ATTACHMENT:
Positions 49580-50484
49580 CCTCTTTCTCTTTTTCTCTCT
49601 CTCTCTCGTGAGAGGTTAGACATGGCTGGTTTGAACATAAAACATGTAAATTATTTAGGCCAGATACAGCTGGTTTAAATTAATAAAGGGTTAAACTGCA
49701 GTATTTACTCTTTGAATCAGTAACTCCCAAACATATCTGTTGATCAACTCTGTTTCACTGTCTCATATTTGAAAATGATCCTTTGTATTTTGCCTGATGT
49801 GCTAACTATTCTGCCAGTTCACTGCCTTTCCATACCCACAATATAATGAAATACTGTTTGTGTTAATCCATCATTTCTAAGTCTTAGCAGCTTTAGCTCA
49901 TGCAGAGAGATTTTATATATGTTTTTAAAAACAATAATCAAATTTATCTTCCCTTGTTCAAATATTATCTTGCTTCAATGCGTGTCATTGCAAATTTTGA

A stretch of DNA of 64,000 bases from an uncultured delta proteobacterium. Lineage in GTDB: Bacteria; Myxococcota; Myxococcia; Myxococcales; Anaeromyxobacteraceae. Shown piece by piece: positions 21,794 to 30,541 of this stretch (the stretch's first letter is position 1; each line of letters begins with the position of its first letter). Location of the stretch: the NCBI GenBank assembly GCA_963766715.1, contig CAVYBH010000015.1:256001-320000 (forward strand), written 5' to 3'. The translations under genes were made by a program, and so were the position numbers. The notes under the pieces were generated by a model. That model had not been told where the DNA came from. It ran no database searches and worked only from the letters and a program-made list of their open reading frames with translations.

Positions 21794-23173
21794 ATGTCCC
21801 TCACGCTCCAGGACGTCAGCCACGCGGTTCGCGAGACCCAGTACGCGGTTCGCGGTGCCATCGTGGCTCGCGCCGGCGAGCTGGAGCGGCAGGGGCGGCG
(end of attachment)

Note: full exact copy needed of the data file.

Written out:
Positions 49580-50484
49580 CCTCTTTCTCTTTTTCTCTCT
49601 CTCTCTCGTGAGAGGTTAGACATGGCTGGTTTGAACATAAAACATGTAAATTATTTAGGCCAGATACAGCTGGTTTAAATTAATAAAGGGTTAAACTGCA
49701 GTATTTACTCTTTGAATCAGTAACTCCCAAACATATCTGTTGATCAACTCTGTTTCACTGTCTCATATTTGAAAATGATCCTTTGTATTTTGCCTGATGT
49801 GCTAACTATTCTGCCAGTTCACTGCCTTTCCATACCCACAATATAATGAAATACTGTTTGTGTTAATCCATCATTTCTAAGTCTTAGCAGCTTTAGCTCA
49901 TGCAGAGAGATTTTATATATGTTTTTAAAAACAATAATCAAATTTATCTTCCCTTGTTCAAATATTATCTTGCTTCAATGCGTGTCATTGCAAATTTTGA

A stretch of DNA of 64,000 bases from an uncultured delta proteobacterium. Lineage in GTDB: Bacteria; Myxococcota; Myxococcia; Myxococcales; Anaeromyxobacteraceae. Shown piece by piece: positions 21,794 to 30,541 of this stretch (the stretch's first letter is position 1; each line of letters begins with the position of its first letter). Location of the stretch: the NCBI GenBank assembly GCA_963766715.1, contig CAVYBH010000015.1:256001-320000 (forward strand), written 5' to 3'. The translations under genes were made by a program, and so were the position numbers. The notes under the pieces were generated by a model. That model had not been told where the DNA came from. It ran no database searches and worked only from the letters and a program-made list of their open reading frames with translations.

Positions 21794-23173
21794 ATGTCCC
21801 TCACGCTCCAGGACGTCAGCCACGCGGTTCGCGAGACCCAGTACGCGGTTCGCGGTGCCATCGTGGCTCGCGCCGGCGAGCTGGAGCGGCAGGGGCGGCG